In his admirable paper on "Eels and Eel-weirs," published in vol. 50 of the Transactions of the New Zealand Institute, Mr. T. W. Downes speaks of the eel-migration to the sea taking place in March, April, and May, and adds that the natives have no record of the large eels returning, but that "the young fry go up the rivers in the spring in countless numbers." This writer also describes the taking of eel-fry at the mouth of the Ohura tributary of the Whanganui River. At the base of a waterfall is a deep pool wherein the eel-fry are seen in great numbers during the running season, and wherein they appear to stay awhile ere ascending the fall. In that pool natives take them in great numbers by placing in the pool rolled-up bundles of fern, brush, or rushes, into which the elvers, from 2 in. to 6 in. in length, creep, and are so lifted from the pool. These crude fish-traps are termed koere by local natives; in some other districts they are known as taruke.whakaweku, and tau. Capatin G. Mair describes the taking of these diminutive eels at the same place in vol. 12 of the same journal. He states that they are seen wriggling up the vertical rock where no rush of water is, but the rock face is wet. They seem to ascend in dense columns, and if the head of a column be swept away by the hand, then all the rest fall back into the water. These tuna-riki, as the elvers are often called, are taken by means of suspending on the rock-face conical basket traps fashioned from green Phormium leaves into which the elvers crawl in large numbers. Similar accounts have been given of the Waitangi Falls and of other such places in various districts. The ascent of such a barrier as the falls of the Rangitaiki River, near Waiohau, must be somewhat of an ordeal for annual migrants of tuna-riki or porohe. These falls are 65 ft. in height.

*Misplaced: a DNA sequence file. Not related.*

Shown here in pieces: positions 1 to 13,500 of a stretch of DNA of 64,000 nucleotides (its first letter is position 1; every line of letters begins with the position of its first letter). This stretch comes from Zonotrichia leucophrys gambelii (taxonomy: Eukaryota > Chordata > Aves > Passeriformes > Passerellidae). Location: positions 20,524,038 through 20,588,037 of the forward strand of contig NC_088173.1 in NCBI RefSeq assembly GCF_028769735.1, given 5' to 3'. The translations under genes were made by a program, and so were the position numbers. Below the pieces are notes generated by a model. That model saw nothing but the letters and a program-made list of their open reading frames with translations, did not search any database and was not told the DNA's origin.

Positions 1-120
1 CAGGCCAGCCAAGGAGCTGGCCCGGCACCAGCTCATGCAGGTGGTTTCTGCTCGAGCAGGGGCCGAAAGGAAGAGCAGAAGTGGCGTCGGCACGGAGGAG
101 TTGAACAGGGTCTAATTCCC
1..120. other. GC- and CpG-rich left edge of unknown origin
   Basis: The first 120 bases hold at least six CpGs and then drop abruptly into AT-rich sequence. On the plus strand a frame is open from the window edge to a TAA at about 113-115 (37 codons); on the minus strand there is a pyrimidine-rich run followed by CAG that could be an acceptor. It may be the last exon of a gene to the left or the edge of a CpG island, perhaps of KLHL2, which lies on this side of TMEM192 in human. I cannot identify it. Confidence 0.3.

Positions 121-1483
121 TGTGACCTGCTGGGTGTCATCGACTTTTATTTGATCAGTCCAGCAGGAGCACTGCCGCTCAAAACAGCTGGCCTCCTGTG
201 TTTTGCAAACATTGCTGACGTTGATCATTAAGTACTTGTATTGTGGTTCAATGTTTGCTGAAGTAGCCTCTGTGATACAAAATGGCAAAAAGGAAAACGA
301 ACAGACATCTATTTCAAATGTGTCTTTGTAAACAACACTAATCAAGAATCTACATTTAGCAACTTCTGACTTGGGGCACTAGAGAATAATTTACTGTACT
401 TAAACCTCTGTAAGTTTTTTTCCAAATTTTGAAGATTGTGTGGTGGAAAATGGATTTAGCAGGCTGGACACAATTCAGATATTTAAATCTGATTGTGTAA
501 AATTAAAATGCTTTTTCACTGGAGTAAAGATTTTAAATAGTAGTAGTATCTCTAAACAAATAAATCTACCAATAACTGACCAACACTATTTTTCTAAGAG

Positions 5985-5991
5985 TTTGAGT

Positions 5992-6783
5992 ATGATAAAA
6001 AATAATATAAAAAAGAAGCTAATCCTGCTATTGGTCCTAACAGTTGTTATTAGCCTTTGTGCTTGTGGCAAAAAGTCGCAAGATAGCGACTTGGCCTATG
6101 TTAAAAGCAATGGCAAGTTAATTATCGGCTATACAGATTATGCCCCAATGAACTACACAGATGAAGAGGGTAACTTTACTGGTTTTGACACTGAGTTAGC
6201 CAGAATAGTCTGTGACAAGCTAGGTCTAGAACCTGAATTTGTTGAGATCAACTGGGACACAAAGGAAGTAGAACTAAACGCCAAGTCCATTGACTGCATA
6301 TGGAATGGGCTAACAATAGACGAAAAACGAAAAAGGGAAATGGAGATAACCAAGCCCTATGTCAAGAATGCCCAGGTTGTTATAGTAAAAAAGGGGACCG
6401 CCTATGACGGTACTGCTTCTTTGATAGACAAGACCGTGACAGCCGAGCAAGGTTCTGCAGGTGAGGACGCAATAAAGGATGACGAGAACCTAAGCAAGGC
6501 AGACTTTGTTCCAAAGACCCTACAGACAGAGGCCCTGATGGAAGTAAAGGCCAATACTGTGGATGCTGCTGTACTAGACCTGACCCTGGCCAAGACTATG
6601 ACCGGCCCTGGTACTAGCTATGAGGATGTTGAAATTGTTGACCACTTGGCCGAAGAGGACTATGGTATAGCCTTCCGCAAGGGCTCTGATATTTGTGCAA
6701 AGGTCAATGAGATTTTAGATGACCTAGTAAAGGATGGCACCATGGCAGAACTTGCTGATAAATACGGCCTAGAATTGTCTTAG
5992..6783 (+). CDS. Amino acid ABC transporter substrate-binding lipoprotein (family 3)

A correspondent at Galatea has lately sent me a note on this movement of eel-fry up the Rangitaiki River. Harehare Aterea, a local native, informed him that such fry ascend the falls in great numbers in June and July by means of wriggling up the rock-face where it is wet and moss-grown, but away from the falling waters. At such times they are seen in numbers in any small pools above the falls, possibly resting after their arduous climbing; at this time the young eels are about 3 in. in length.